The Securities and Exchange Board of India (SEBI) has been keen to address corporate governance issues arising out of private compensation and profit sharing arrangements offered to promoters or key managerial personnel (KMP) of listed companies following profitable exits by investors (Upside Sharing Agreements).
In this context, after seeking public comments, on 23 November 2016, the SEBI approved an amendment to Regulation 26 of the SEBI (Listing Obligations and Disclosure Requirements) Regulations 2015 (Listing Regulations), by the insertion of Regulation 26(6). This amendment was recently notified on 4 January 2017.
KEY TAKEAWAYS OF THE UPSIDE SHARING REGULATION
- New Upside Sharing Agreements: New Upside Sharing Agreements between an employee, including a KMP or director or promoter, and a shareholder or third party would require prior approval from the board of directors of the concerned listed company (Board) and shareholders of the listed company through an ordinary resolution.
- Existing Upside Sharing Agreements: To remain valid and enforceable, Upside Sharing Agreements existing as on 4 January 2017 are required to be approved at the next meeting of the Board and, thereafter, by the public shareholders of the listed company (see below for discussion on the concept of public shareholders).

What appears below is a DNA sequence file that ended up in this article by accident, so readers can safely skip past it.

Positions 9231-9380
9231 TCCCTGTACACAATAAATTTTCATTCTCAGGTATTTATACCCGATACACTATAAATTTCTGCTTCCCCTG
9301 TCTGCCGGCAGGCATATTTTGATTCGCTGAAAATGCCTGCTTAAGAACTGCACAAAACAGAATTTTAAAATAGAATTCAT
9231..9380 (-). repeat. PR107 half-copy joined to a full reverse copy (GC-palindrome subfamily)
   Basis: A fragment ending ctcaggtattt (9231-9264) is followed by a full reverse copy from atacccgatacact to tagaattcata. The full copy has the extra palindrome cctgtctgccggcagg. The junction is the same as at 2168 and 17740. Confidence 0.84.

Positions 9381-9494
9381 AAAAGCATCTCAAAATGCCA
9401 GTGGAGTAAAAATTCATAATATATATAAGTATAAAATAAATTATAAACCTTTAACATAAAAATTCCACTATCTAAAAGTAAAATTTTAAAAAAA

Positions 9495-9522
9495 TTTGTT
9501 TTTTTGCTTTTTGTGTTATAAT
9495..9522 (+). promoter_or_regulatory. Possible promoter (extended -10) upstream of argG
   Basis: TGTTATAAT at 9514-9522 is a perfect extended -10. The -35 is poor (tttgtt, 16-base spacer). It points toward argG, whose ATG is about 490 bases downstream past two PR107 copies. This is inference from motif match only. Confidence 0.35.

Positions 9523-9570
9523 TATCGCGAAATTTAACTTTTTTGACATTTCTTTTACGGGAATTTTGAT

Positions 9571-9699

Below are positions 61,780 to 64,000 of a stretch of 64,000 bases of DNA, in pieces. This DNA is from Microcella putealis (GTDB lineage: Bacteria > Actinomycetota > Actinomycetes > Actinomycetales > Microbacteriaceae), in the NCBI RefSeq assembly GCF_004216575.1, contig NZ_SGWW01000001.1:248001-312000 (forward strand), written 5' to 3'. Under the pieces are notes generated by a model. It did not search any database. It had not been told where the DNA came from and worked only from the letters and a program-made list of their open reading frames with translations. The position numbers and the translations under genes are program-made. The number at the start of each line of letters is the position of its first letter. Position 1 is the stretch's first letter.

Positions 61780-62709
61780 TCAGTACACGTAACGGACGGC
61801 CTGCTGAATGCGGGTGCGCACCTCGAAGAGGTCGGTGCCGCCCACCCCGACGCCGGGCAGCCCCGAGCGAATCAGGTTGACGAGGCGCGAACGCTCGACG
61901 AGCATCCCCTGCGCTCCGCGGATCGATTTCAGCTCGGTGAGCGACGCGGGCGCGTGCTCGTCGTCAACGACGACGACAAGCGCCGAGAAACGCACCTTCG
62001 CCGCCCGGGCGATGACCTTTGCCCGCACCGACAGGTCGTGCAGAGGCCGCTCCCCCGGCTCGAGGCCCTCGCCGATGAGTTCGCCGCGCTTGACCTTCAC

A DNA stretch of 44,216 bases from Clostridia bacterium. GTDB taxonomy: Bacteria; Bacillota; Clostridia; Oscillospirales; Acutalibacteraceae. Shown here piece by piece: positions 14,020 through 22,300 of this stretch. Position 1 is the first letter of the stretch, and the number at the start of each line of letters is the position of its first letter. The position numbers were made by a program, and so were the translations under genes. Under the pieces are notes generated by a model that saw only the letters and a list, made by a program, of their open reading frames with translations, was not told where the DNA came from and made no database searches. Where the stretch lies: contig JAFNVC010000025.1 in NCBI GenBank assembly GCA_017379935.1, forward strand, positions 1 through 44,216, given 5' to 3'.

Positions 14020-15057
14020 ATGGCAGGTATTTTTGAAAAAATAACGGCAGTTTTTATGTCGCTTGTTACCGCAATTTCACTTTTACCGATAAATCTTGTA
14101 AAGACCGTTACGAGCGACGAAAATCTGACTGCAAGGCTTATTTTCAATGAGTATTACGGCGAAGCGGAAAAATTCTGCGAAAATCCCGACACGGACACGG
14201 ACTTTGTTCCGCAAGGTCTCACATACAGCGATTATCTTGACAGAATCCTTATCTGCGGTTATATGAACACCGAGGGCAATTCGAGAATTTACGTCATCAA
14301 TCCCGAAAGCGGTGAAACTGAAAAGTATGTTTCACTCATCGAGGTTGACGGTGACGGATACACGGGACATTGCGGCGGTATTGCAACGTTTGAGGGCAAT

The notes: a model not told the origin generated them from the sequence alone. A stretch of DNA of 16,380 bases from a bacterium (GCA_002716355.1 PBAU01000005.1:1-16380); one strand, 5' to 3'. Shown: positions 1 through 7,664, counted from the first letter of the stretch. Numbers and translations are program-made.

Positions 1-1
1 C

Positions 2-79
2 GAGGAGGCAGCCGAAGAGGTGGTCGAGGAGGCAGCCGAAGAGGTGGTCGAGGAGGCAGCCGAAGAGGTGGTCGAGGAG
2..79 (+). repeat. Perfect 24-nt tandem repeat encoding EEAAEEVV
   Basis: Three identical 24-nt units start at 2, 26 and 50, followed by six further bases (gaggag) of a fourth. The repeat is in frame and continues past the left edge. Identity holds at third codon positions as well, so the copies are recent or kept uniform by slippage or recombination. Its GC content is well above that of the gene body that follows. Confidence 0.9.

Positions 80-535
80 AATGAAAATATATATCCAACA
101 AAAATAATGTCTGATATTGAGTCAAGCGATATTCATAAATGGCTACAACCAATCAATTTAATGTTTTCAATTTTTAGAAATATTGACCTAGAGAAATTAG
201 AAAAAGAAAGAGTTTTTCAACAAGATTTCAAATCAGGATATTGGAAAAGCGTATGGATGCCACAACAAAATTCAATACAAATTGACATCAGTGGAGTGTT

- Disclosure of existing Upside Sharing Agreements: Existing Upside Sharing Agreements executed in the past 3 years (prior to 4 January 2017) are required to be disclosed to the stock exchanges for public dissemination.
- Only public shareholders eligible to vote: Only public shareholders can vote on the resolution for approving an Upside Sharing Agreement when it is tabled for approval at the shareholders meeting. Public shareholders would exclude promoters and entities and individuals, in the promoter group.
- Interested persons’ ineligible to vote: In addition to limitation of voting only by public shareholders, interested persons are also required to abstain from such voting. Interested persons will mean any person holding voting rights in the company who is, directly or indirectly, interested in the Upside Sharing Agreement.
It is unfortunate that Indian regulators have, yet again, notified a law with retrospective effect.
Without delving into the issue of conflict of interest (which may not be the case in all situations), this amendment takes away significant flexibility that was available to the investor community to construct effective compensation structures. As a concluding thought, while it is reasonable and consistent with the principles of corporate governance that interested persons abstain from voting on matters in which they are interested, carving out promoters entirely from voting on Upside Sharing Agreements (irrespective of their interest in the agreement) will make it a challenge for such agreements to be made effective.